The skills needed for these are those of musicianship. The students needed to be able to:
The results were that sometimes students could work out the song from just doing those three steps, and other times they needed to then play the song on the piano to try to identify it. Jingle Bells was easily identified by one student before she'd completed the three steps. The activity is designed for those around grades 3-4 so my students did pretty well!
I tried this with a friend who studied guitar to about grade 3 many years ago. He was able to clap the rhythms brilliantly but was at once stuck on the pitch - he had never been taught to sing as he played so it was almost impossible for him to sing the pitches. I am yet to find out if he has identified any of the songs!
With the New Year around the corner you may be looking for piano lessons for yourself or your child. The sort of teacher you want is one who will prepare you for a challenge such as this, without even knowing it is coming. So don't be afraid to dig into their teaching qualifications, experience and professional development activities before committing to lessons. Look for a teacher who'll make this challenge a walk in the park for you!
How do we solve the age old problem of practising between lessons? I'm sure many of you reading this will either have children who learn an instrument or remember your own instrumental lessons and one of the major problems is practice.
A while ago I wrote a blog post about the parent's role in the piano learning journey; a major part of which is helping with piano practice at home. Today's post is about a free online tool called Cadenza developed by Professor Rena Uptis of Queens University in Canada that teachers can use to help motivate students to practice at home.
Given that students see their teacher for only 30 minutes a week the progress they make is quite remarkable
Given that most students see their teacher for only 30 minutes a week the progress they make is quite remarkable. Compared to the hours children spend each day with their teachers at school, instrumental students, their parents and teachers do a job that is nothing short of amazing!
Cadenza is a free online tool that increases the support available for children outside of lessons. It allows:
perhaps most exciting of all, Cadenza allows the student to upload videos of progress during the week on which the teacher can provide feedback
Children will need access to a tablet during their piano practice time. They can work through the activities set by the teacher, monitor their progress during the week, see how much time they have spent working on activities and write notes for themselves or their teacher. The tool can help develop the skill of reflection as children can note what went well and what they need to focus on during the next practice session.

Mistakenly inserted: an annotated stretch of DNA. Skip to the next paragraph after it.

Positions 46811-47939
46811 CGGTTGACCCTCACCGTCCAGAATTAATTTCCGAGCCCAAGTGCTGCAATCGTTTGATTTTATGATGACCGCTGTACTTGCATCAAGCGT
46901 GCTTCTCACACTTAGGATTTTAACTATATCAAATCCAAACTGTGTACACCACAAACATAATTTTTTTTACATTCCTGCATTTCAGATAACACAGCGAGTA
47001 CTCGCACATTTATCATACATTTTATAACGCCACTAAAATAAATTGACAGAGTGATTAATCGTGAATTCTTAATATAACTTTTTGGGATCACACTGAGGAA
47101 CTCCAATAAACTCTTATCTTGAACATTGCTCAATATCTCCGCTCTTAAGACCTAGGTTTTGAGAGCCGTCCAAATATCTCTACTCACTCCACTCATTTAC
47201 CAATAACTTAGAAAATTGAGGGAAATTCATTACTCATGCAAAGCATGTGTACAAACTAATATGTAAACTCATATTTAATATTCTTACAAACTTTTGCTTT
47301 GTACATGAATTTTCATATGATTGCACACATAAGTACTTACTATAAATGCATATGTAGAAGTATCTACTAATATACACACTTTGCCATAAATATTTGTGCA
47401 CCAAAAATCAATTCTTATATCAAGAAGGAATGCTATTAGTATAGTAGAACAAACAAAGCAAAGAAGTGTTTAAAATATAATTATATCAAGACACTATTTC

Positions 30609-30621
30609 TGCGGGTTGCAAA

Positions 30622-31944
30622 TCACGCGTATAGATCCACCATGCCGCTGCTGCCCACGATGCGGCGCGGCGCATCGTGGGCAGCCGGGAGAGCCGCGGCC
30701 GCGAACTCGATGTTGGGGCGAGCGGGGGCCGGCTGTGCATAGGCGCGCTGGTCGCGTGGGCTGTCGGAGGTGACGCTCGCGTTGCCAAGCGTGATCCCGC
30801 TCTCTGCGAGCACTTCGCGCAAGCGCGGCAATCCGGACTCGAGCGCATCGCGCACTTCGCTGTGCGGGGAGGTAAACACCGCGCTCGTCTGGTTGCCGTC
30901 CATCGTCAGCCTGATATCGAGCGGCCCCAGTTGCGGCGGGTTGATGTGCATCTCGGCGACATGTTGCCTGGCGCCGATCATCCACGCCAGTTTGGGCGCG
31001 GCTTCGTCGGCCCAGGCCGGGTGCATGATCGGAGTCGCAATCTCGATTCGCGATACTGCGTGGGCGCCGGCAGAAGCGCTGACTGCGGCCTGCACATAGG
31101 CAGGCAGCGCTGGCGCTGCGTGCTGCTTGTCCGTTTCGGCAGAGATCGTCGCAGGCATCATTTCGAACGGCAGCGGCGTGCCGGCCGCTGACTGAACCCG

The creators of Cadenza report that students 'love' using it and that it's fun. Teachers and students report learning more quickly with Cadenza and experiencing more satisfaction as musicians. And why not, the goal is to make music and the sooner we can all do that the happier we will all be!
From January 2019 Surrey Music School will be using Cadenza with all students. If you have lessons with us please sign up and let us know when you've done so. We can then connect and the fun can begin!
Over the last two weeks I've discussed the parent's and child's role in the journey, today it's the teacher's. The road to learning anything new is never smooth. There are ups and downs, struggles and joys and the teacher is there to accompany the learner through them all, the good times and the bad.
Role 1 - Facilitating open communication
Role 2 - Identifying and solving problems
These problems may be emotional and related to the child, or technical / musical related to the piece of music. Children arrive for their lessons in various moods and states of readiness to learn and teachers need to be able to observe and adjust their teaching to suit the child. This can be pretty hard to do as we are under time pressure and want to teach the child as much as we can in the time available, however sometimes it's just necessary to abandon the plan and go with how the child is feeling.
Role 3 - Entertainer
Role 4 - Researcher
As teachers we have to be endlessly curious about how we can teach 'better' (helped by ongoing professional development, for example from The Curious Piano Teachers, or membership of Facebook groups for teachers); what resources we can find for our students; which piece will suit which student; how to find a piece a student has requested that is arranged suitably for their level.